The European neighborhood policy

Authored by: Mariam Dekanozishvili

The Routledge Handbook of European Public Policy

Print publication date:  November  2017
Online publication date:  November  2017

Print ISBN: 9781138927339
eBook ISBN: 9781315682723
Adobe ISBN:

10.4324/9781315682723-23

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Abstract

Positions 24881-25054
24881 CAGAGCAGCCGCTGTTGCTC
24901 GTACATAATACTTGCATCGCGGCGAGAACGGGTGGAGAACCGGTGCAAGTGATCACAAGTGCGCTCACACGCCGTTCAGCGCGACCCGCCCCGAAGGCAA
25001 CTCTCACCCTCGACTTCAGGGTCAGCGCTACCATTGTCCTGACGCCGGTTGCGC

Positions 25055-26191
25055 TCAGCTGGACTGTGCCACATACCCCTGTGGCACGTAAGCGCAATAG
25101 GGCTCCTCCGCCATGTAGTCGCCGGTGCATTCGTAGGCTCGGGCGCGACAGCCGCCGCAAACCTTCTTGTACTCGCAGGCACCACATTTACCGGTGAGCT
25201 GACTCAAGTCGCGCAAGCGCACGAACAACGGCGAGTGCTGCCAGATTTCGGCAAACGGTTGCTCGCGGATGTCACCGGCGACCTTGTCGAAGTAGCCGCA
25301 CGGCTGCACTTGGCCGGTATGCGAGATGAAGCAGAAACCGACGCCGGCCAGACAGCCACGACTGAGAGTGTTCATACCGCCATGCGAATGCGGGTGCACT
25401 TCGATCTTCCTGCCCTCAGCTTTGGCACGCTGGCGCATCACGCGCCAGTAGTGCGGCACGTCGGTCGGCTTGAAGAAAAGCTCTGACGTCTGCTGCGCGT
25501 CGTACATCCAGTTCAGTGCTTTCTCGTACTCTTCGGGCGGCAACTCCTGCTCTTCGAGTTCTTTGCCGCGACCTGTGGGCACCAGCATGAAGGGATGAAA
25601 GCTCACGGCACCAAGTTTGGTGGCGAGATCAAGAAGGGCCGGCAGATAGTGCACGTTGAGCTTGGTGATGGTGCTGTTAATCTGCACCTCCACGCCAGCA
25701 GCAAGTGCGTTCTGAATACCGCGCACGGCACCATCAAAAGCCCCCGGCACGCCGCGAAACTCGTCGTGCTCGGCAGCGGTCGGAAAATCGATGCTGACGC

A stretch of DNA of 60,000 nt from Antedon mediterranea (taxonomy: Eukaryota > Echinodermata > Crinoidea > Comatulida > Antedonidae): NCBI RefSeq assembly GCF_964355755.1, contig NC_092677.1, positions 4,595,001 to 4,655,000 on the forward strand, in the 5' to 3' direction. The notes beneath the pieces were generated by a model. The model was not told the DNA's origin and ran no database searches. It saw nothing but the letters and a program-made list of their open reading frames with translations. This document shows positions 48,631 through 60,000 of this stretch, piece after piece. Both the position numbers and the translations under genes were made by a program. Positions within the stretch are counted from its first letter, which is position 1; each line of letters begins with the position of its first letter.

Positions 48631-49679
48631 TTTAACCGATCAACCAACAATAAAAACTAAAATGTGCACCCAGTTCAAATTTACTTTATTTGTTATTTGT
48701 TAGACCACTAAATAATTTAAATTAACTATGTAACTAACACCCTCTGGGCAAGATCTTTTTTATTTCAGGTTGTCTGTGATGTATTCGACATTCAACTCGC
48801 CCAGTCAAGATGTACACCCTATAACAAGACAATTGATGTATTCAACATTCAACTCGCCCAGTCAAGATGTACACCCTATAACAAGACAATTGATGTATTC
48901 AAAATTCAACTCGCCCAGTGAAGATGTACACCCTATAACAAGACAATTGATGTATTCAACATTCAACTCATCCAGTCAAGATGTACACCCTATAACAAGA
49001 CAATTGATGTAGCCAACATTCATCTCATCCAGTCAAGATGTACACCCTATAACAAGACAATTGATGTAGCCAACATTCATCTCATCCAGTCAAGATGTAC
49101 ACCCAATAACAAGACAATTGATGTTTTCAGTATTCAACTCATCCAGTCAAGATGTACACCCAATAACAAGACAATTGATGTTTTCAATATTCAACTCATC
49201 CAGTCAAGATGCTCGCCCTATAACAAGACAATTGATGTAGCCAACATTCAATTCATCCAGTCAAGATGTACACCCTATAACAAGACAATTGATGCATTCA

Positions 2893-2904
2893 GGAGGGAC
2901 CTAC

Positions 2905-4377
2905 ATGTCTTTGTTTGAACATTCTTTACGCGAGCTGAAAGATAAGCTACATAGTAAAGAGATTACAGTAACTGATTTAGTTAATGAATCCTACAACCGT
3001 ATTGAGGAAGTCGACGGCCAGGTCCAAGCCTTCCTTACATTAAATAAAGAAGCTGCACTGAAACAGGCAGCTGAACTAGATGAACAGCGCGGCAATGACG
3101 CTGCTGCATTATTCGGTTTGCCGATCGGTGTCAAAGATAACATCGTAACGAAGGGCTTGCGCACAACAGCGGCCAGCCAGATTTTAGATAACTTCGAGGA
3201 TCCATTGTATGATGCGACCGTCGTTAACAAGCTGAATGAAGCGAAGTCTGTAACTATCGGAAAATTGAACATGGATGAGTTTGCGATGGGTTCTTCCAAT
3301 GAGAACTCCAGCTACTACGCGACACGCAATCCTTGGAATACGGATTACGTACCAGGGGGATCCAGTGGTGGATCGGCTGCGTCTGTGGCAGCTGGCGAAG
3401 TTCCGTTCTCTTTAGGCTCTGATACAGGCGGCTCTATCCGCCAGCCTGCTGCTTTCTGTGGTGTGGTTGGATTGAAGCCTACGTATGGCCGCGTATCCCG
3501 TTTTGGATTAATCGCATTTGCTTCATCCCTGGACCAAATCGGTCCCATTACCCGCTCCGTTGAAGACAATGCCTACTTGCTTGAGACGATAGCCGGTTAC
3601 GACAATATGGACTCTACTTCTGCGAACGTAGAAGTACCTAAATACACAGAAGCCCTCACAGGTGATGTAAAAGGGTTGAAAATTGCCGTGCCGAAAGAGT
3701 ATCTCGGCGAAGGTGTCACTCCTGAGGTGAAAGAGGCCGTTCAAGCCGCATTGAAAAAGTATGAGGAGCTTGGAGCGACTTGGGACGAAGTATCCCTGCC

The European Union (EU) launched the European Neighborhood Policy (ENP) in response to the 2004 Eastern enlargement that reshaped the EU’s borders and elicited a new policy framework for relations with the EU’s new neighbors. In 2003, the first Security Strategy drafted by the EU identified the neighborhood as a crucial zone for the EU’s security. It was in the EU’s best interest to “promote a ring of well governed countries to the East of the European Union and on the borders of the Mediterranean” (Council of the European Union, 2003, p. 8). As a result, a new initiative with two titles – “Wider Europe” and “New Neighborhood” – and two geographical dimensions – Eastern and Mediterranean – was born. Later, the EU abandoned the “Wider Europe” concept and pigeonholed its neighbors in the European Neighborhood Policy. The Eastern dimension includes the so-called Western Newly Independent States (Belarus, Moldova and Ukraine) and the South Caucasus (Armenia, Azerbaijan and Georgia); the Mediterranean dimension comprises Algeria, Egypt, Israel, Jordan, Lebanon, Libya, Morocco, Palestinian Authority, Syria and Tunisia.

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